Like herpes, the misnamed Patient Protection and Affordable Care Act (“Obamacare”) keeps on giving. And Louisianans, who gained some relief from it courtesy of recent reforms, to varying degrees find themselves paying more one way or another.
Designed to redistribute income and to fail in making health insurance affordable for all but lower-income households to put maximal pressure on moving towards a single-payer system, upon its 2014 implementation it sent insurance rates skyrocketing. But even as legally people had to purchase this product (the “individual mandate”), only relatively few in the individual market did because of subsidization for lower-income households. This meant some people had to pay four different ways: not only with the higher rates, but also to government for the subsidies received by lower-income policyholders that made their costs close to zero, to subsidize a federal reinsurance fund ameliorating rate hikes, and to finance subsidies to insurers to do the same.
Yet that last expense contravened the Constitution, and Pres. Donald Trump wisely cut those off this year. This transpired after 2016, when the reinsurance fund expired by law. Combined with federal statutory changes that removed the individual mandate beginning next year, with fewer subsidies to insurers and a patient mix likely to change that increases costs per insured person, rates likely will continue upwards.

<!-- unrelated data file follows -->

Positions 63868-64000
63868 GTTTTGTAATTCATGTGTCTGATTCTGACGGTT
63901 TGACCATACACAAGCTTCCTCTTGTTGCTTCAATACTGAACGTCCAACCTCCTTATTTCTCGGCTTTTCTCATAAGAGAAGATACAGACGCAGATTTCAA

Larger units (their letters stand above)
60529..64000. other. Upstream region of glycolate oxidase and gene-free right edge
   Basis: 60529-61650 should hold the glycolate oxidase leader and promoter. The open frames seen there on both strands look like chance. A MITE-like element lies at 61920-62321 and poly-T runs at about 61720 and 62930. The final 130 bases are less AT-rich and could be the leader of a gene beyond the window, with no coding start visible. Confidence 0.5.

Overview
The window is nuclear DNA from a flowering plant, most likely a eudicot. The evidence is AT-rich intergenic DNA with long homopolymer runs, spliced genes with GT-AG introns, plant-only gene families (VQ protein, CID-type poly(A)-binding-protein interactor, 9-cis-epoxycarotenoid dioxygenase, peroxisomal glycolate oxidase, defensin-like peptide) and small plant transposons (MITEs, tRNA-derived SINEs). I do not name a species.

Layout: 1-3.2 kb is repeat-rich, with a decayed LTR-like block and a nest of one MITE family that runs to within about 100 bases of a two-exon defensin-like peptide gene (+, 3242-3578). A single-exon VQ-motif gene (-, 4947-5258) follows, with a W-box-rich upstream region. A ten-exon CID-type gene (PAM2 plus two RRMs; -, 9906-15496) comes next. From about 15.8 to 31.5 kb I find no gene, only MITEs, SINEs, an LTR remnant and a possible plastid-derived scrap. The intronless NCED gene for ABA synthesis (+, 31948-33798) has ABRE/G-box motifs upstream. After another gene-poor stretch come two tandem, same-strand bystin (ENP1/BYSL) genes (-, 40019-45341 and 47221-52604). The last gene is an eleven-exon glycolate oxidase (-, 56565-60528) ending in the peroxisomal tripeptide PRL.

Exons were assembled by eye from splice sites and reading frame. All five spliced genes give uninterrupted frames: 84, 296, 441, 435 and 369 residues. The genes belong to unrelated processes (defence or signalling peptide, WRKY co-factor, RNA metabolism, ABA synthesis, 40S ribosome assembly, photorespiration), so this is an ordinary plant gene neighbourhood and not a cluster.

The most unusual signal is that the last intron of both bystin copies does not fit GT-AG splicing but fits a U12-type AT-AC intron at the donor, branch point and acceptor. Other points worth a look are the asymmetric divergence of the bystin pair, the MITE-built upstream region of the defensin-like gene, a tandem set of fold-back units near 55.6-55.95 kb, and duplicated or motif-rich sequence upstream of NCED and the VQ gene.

However, HB 246 by state Rep. Major Thibaut could set the stage to alleviate this upward price pressure. The bill would authorize the state insurance commissioner to obtain federal permission to establish a reinsurance fund. Every insured person would pay a monthly fee – a figure of $1.25 being bandied about – into this, allowing insurers to cap payouts in a certain range – $45,000 to $250,000 being discussed. This may produce another benefit as well: with Obamacare having caused all but three insurers to flee (and one wrote just two policies) after sustaining heavy losses, this could entice more to write.
After Louisianans have suffered so much, with individual market rates jumping on average 223 percent since Obamacare’s imposition – and taxpayers feeling the bite as well, since as rates go higher, their subsidization at the federal level increases also – this move could suppress higher spiraling rates. But it comes at a cost, the extra fee projected around $15 a year per person. This essentially universal group of ratepayers would subsidize a relatively small group who have borne disproportionate personal expense, who also would pay the extra tax.
In a way, this kind of program mirrors what the state did with the related part of Obamacare, its Medicaid expansion. It doubled taxes on health insurance premiums passed along to ratepayers as well as taxpayers, because it applied to policies through Medicaid for which the public paid. This transferred wealth from a relatively small group to a larger one.
That would make this consistent with the state’s populist history, where special interests would get state government to carve out a benefit paid for by many. At the same time, the unfair burden on the roughly 16,500 Louisianans paying full freight for policies shouts for some kind of remedy.
As often is the case, if the bill passes the details will determine whether the sum of those make for a good deal. Repeal and replacement would provide much better relief not just for the individual market subset but also generally the public as a whole, but with that effort apparently moribund for now, the state must seek other solutions in the interim.